The notice of appeal simply refers to “the order of May 1, 2008” even though two orders on the disbursement of the undistributed funds were entered on that date. Each order disappointed the Debtor. One denied the Debtor’s demand for a refund. The other one overruled the Debtor’s objection and granted the Trustee’s request for an order directing her to disburse the funds to NHCS. Together those orders formed a composite decision on the merits of the disposition of the undistributed funds. We will review that composite decision. “[O]ur precedents encourage us to construe notices of appeal liberally and examine them in the context of the record as a whole. See, e.g., Kotler v. Am. Tobacco Co., 981 F.2d 7, 11 (1st Cir. 1992). That function proceeds with a recognition that the core purpose of a notice of appeal is to ‘facilitate a proper decision on the merits.’” Chamorro v. Puerto Rican Cars, Inc., 304 F.3d 1, 3 (1st Cir. 2002) (quoting Foman v. Davis, 371 U.S. 178, 182 (1962)).
II. The Debtor’s Arguments.
The decision below was based upon the Debtor’s failure to appear at the hearing and the bankruptcy court’s application of § 349(b)(3). But neither of those bases have been challenged by the Debtor on appeal. Her arguments relate primarily to the legitimacy and finality of the orders granting the sanction awards and the causal effect of those orders on the dismissal of her chapter 13 case. None of those orders are before us on this appeal and, for that reason, we are precluded from reviewing them. Nonetheless, we will review the orders comprising the bankruptcy court’s decision, de novo, to determine if there is a basis upon which those orders may be affirmed.
III. The Debtor’s Failure to Appear at the Hearing.
The Debtor has offered no justification for her failure to appear at the hearing. At oral argument, she acknowledged that she had received notice; that she simply forgot to appear; and that her experiences in court provided her with an awareness that a failure to appear could have dire consequences. For those reasons, her pro se status did not excuse her absence. See United States v. Enron Corp. (In re Enron Corp.), 364 B.R. 482, 488 (S.D.N.Y. 2007) (“Even if appellant was a more traditional pro se litigant, such a status does not excuse him from complying with court rules.”).
Generally, a motion may be denied for failure to prosecute when a movant fails to appear at the scheduled hearing. See, e.g., In re Hoskins, 266 B.R. 872, 875 (Bankr. W.D. Mo. 2001); In re V&M Mgmt., Inc., 215 B.R. 895, 905 (Bankr. D. Mass. 1997) (denying motion for failure to prosecute as to five movants who failed to appear at hearing). Similarly, bankruptcy courts have often held that a party who wishes to prosecute an objection must appear at the hearing or the objection is deemed waived or abandoned. See, e.g., Advantage Healthplan, Inc. v. Potter, 391 B.R. 521, 553 n.16 (D.D.C. 2008) (overruling objections based on an objector’s failure to appear and prosecute the objection at the hearing); In re Trans World Airlines, Inc., 185 B.R. 302, 311 n.7 (Bankr. E.D. Mo. 1995); Lee Servicing Co. v. Wolf (In re Wolf) , 162 B.R. 98, 104 (Bankr. D.N.J. 1993) (plaintiff’s objection to plan confirmation overruled for failure to prosecute because the plaintiff failed to appear at the confirmation hearing).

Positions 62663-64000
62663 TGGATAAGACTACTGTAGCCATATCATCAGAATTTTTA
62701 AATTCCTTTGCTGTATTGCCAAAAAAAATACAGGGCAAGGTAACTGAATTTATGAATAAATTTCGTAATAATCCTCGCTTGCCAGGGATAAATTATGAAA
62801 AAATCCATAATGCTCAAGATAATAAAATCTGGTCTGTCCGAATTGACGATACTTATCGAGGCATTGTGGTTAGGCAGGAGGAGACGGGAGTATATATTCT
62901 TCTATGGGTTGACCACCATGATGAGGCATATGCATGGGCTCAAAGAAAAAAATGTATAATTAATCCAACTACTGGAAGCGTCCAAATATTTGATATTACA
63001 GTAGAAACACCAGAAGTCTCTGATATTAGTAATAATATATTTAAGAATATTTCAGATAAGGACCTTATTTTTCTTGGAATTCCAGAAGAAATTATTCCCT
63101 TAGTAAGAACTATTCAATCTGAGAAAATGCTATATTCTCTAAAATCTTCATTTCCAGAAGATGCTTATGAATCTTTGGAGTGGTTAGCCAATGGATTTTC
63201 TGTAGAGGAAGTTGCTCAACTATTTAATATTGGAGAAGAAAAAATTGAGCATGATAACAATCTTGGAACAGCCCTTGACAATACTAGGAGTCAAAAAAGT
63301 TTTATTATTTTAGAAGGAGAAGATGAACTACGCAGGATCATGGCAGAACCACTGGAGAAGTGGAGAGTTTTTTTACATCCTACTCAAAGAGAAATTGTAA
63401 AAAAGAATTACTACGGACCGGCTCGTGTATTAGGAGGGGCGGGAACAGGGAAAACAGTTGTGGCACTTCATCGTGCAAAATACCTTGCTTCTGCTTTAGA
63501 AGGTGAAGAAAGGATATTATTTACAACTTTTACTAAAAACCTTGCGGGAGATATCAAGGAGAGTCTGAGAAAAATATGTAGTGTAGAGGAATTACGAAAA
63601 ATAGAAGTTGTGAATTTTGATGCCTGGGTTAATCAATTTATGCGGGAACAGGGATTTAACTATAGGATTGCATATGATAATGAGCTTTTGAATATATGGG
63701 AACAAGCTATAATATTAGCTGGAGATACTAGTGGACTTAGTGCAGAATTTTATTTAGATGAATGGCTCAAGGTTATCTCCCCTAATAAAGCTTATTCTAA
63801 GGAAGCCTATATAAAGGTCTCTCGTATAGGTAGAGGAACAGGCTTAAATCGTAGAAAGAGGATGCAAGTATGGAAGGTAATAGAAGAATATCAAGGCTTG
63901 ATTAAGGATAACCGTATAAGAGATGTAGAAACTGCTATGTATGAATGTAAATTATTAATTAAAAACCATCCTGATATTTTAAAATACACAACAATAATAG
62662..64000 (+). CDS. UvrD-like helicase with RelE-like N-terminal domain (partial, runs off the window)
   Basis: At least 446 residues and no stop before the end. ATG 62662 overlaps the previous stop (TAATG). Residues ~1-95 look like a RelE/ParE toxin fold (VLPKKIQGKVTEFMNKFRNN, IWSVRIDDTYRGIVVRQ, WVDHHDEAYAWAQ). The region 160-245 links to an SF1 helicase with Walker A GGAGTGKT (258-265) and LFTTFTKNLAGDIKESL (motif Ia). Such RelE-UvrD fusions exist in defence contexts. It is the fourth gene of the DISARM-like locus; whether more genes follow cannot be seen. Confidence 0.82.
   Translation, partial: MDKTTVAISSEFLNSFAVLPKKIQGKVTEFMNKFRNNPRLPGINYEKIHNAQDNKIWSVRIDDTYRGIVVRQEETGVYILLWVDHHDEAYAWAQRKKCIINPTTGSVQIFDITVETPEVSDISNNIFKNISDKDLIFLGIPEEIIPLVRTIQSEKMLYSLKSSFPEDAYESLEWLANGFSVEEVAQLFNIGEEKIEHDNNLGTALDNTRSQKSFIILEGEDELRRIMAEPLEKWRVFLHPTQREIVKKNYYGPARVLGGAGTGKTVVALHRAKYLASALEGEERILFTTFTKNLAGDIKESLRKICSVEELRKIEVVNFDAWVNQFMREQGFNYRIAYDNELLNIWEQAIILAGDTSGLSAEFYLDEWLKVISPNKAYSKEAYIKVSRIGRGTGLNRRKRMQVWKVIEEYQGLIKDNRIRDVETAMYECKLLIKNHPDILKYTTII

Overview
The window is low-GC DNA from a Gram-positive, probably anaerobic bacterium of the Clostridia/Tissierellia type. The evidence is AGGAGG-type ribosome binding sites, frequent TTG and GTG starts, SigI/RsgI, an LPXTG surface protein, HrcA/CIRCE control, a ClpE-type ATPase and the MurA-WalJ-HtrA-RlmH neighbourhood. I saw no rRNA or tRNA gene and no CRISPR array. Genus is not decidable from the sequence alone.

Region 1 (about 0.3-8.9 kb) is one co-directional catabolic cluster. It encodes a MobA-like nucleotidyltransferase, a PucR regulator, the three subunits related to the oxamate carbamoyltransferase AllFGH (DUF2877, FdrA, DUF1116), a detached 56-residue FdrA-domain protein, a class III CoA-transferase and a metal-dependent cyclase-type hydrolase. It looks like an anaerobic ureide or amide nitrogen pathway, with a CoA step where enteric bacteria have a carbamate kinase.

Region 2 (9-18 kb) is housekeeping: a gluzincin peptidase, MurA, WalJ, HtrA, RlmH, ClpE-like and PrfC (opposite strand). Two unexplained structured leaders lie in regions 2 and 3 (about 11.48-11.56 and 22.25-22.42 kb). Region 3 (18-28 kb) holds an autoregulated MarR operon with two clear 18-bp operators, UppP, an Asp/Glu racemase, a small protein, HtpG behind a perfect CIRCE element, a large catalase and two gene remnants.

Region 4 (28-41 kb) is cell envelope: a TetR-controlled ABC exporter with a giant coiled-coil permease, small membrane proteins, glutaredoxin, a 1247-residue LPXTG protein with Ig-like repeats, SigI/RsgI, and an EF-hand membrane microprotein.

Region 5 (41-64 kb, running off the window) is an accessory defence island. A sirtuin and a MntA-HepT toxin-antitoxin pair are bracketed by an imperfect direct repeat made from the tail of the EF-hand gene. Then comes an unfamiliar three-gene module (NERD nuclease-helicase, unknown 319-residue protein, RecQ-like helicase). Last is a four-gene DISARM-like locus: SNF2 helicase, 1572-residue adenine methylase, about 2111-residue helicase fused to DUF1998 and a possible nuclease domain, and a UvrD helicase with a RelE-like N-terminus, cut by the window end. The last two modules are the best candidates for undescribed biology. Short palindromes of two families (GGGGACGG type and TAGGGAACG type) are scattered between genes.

The Debtor has failed to present any reason why those general rules should not apply in this instance. Therefore, we hold that the bankruptcy court did not err in rendering its rulings against the Debtor on the basis of her failure to appear. Since the Debtor’s failure to appear is a sufficient basis upon which to affirm both orders underlying the decision on the merits, we will end our review at this point without addressing the bankruptcy court’s reliance on § 349(b)(3).
IV. NHCS’ Request for Award of Fees and Costs Under Bankruptcy Rule 8020
NHCS has made a request for reasonable attorneys’ fees and double costs incurred in connection with this appeal pursuant to Bankruptcy Rules 8014 and 8020.
We have authority under Bankruptcy Rule 8020 to award damages and single or double costs against a party for a frivolous appeal. However, when such an award is requested by a party, that party must comply with the requirements of the rule, including the requirement that the request be contained in a “separately filed motion or notice from the . . . bankruptcy appellate panel . . . .” See Maloni v. Fairway Wholesale Corp. (In re Maloni), 282 B.R. 727, 734 (B.A.P. 1st Cir. 2002) (citing to Bankruptcy Rule 8020).
NHCS has failed to meet the separate motion requirement of the Bankruptcy Rule 8020. Its request is denied.
V. The Debtor’s Standing Based upon Chapter 7.
The Trustee has raised the question of the Debtor’s standing to prosecute this appeal because the Debtor commenced a case under chapter 7 after the dismissal of the chapter 13 case and after the filing of this appeal. The Trustee’s argument is that the Debtor’s interest in the undistributed chapter 13 funds, to the extent she may have one as a consequence of this appeal, would be an asset of the chapter 7 estate to be pursued by the chapter 7 trustee.
While we have no reason to doubt the facts asserted by the Trustee, we are not prepared to accept them as part of the record on appeal. For that reason, this standing question is beyond the scope of our current consideration.CONCLUSION
For the reasons set forth above, we AFFIRM the bankruptcy court’s decision to deny the Debtor’s request for a refund of the undistributed plan payments and grant the Trustee’s request to disburse those funds to NHCS.
The request of NHCS for attorneys’ fees and costs under Bankruptcy Rule 8020 is DENIED.